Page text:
Since the last time I wrote, I’ve taken some new steps that will (hopefully) be good for me in the long run. I started seeing a therapist again. Her name is Wyette. I’ve only had two sessions with her so far, and I’m drawn to her like a moth to a bright, shiny light. It has always been difficult for me to talk to people about Brandon, about those deep, deep feelings that you know are there but you don’t dare voice them. Feelings of tremendous guilt, sadness, anger, regret. Feelings I can’t talk to anyone about, because they just don’t understand. Sure, the people in my life try to be there and to help, but unless one has lost a piece of their soul, they just don’t understand. So, because of that, I kept everything to myself. It’s different with Wyette. There is something about her, that when I’m in her presence, I feel safe and warm, and all these unspoken feelings bubble up to the surface and finally have a loud voice. She understands it. Completely. She’s had 2 people close to her commit suicide, so yes, she most certainly gets “it”. Maybe that’s why I’m so drawn to her; she’s experienced and felt the same horrors.
During our last session, I told her about the terrible, heavy guilt I feel about my actions the night I found Brandon dead. In my shocked state, I remember I kept looking at him on the floor, eyes partially open, staring into nothing, not moving, not breathing, blood snaking out of his nose and mouth. I remember feeling so damn scared. I was terrified to touch him, I didn’t WANT to touch him. The 911 operator instructed me to perform chest compression and check for a pulse until the ambulance and police got there, and I did…I did as he told me. But I didn’t want to. I didn’t want to touch him. I was afraid. So damn afraid.
And when the cavalry finally arrived, a police officer took me outside, and I didn’t fight him. I didn’t fight to try and hold Brandon’s hand. I didn’t fight to give him one last kiss. I wanted to leave that terrible room. And I did. I just left him there, alone, surrounded by strangers. The last time I touched my love was to do chest compression; that’s my last memory of ever touching him. I should have held his hand, I should have touched his face, I should have kissed him. I should have done ANYTHING other than what I did, which was just leave. I was such a coward. I’ve hated myself for it. I even told Wyette that sometimes I’ve felt jealous of everyone else; they got a phone call telling them Brandon was dead, I got to see and experience it.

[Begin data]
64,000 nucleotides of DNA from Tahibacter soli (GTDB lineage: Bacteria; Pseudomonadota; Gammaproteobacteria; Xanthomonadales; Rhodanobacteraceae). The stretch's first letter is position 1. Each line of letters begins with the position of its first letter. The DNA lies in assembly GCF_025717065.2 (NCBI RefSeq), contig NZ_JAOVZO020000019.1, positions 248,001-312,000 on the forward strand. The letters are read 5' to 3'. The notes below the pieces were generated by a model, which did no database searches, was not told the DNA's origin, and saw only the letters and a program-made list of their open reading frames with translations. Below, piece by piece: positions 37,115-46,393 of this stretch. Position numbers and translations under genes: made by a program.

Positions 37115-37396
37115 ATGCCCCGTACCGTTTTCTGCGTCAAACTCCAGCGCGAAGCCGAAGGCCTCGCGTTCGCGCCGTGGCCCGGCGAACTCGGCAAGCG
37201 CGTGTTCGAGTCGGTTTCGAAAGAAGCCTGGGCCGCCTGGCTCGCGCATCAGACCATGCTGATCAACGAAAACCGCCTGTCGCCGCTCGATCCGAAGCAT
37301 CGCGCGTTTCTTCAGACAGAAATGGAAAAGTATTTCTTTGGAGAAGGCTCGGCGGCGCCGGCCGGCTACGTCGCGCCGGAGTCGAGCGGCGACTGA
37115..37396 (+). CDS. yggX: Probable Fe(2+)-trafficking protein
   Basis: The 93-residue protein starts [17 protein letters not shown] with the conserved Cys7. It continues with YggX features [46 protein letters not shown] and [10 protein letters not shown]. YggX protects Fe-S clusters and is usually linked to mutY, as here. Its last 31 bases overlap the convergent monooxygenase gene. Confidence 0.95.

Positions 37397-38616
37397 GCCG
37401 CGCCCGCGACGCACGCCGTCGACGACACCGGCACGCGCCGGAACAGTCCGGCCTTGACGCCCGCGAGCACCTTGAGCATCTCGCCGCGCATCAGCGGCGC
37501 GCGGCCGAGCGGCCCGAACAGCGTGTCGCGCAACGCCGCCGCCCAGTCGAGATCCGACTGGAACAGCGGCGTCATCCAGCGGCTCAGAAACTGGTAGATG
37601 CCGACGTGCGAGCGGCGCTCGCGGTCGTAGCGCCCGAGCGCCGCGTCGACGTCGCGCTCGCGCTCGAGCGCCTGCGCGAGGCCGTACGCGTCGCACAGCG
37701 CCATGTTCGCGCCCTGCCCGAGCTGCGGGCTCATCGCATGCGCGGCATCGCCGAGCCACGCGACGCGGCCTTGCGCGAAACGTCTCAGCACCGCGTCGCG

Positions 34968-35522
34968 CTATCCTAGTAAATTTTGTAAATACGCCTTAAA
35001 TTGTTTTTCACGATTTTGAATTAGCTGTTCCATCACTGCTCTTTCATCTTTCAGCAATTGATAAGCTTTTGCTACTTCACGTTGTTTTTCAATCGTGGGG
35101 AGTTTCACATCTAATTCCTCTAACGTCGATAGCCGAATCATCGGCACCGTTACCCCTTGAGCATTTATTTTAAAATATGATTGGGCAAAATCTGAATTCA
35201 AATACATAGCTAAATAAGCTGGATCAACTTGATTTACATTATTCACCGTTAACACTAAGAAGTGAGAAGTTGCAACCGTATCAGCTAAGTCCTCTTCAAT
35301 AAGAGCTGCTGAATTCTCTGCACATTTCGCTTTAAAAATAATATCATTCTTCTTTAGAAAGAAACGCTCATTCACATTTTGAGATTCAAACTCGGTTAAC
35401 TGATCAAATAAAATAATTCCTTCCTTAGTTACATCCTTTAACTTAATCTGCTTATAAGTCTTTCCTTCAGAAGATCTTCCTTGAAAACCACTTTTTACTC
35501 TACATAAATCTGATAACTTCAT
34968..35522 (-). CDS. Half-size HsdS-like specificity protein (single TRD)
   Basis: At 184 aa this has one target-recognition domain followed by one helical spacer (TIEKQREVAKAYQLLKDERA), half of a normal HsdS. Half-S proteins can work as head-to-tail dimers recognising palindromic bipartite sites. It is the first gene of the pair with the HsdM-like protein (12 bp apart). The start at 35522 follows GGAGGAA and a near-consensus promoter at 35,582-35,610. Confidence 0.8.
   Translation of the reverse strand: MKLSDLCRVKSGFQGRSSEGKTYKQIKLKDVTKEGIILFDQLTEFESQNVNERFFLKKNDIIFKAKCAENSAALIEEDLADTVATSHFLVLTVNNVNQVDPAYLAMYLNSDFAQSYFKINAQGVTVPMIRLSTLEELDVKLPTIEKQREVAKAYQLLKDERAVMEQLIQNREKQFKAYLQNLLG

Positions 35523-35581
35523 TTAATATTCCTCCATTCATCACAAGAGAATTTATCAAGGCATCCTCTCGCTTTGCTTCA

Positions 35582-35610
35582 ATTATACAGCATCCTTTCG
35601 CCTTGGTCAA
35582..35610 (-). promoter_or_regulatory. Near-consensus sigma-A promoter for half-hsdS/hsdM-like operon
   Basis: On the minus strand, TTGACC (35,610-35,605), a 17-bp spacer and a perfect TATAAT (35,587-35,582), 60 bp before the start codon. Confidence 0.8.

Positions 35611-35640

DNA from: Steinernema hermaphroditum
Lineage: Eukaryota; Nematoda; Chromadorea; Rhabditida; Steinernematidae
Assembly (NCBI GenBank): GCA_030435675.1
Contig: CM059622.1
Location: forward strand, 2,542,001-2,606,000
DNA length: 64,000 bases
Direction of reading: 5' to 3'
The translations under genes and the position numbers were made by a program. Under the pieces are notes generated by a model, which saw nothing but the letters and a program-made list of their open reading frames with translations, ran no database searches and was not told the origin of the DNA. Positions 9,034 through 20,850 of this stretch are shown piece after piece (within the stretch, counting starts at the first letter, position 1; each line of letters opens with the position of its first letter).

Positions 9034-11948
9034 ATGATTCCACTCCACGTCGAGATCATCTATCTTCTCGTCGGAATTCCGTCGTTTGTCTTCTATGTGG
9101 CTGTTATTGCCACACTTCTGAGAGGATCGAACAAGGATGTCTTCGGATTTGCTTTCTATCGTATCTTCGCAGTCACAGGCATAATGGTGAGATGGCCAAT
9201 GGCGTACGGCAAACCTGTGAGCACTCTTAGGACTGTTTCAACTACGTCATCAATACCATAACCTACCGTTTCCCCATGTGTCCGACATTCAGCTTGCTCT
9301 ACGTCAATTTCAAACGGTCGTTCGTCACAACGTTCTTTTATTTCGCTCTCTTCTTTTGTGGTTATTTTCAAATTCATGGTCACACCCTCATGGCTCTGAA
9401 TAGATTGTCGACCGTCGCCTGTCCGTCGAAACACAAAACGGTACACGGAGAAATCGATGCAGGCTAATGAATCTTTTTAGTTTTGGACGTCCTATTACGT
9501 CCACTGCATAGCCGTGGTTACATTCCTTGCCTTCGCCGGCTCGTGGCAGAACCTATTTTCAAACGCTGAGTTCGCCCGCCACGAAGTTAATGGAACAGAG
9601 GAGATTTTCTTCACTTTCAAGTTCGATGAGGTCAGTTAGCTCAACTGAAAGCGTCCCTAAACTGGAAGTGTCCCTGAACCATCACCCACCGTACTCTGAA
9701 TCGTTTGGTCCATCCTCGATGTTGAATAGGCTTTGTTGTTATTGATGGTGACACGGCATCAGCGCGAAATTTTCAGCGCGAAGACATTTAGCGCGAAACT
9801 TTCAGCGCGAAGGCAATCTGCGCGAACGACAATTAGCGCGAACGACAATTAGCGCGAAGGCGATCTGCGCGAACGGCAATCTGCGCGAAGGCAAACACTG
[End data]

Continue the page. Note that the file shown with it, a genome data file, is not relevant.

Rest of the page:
The weight of that regret has had me pinned for months. It was like this huge boulder that settled on my chest. It wouldn’t move, it wouldn’t let me take full breaths. I felt it every day. Wyette’s response to my terrible confession was like nothing I expected. She said, “I want you to look at it this way: you, the person he loved so much, was the person that found him. It was you who was by his side right as he passed from this world, and whatever was left of him probably felt you there. It was you who stayed by his side for the 10-15 minutes it took everyone to get there. That is a beautiful thing. This was the best way any of it could have happened: he got to spend his very last moments with YOU. Not a stranger. It would have been very different if someone else found him. It wouldn’t have meant the same. Do you see that?”
And that’s the thing: I was there when he actually died. The official time of death is 21:45, and I got home that night at 21:42. So yes, I was definitely there.
I felt the heavy boulder on my chest lighten. It never occurred to me to look at the events of that night like that, but what she said resonated with me. For the first time in 20 months, I have begun to look at things a little differently: I’m glad it was me…I hope he knew I was there, I hope he remembered my love, and I hope that comforted him in some way during his last moments.
As I write this, tears are flowing from my eyes. Even though I have managed to find a little shred of comfort and my regret lessened an inch, I am still not okay. I wish he wasn’t dead. I hate that he’s dead. I miss him. His death will never be okay.
I saw Brandon’s best friend yesterday, and something he said has saddened me. He said that he wished Brandon would have realized that things could have gotten better. His dad said that they should hire another person for their business, and he immediately thought that it would be a perfect job for Brandon, one he would love and enjoy. And of course that’s painful. Brandon will never see his life improve.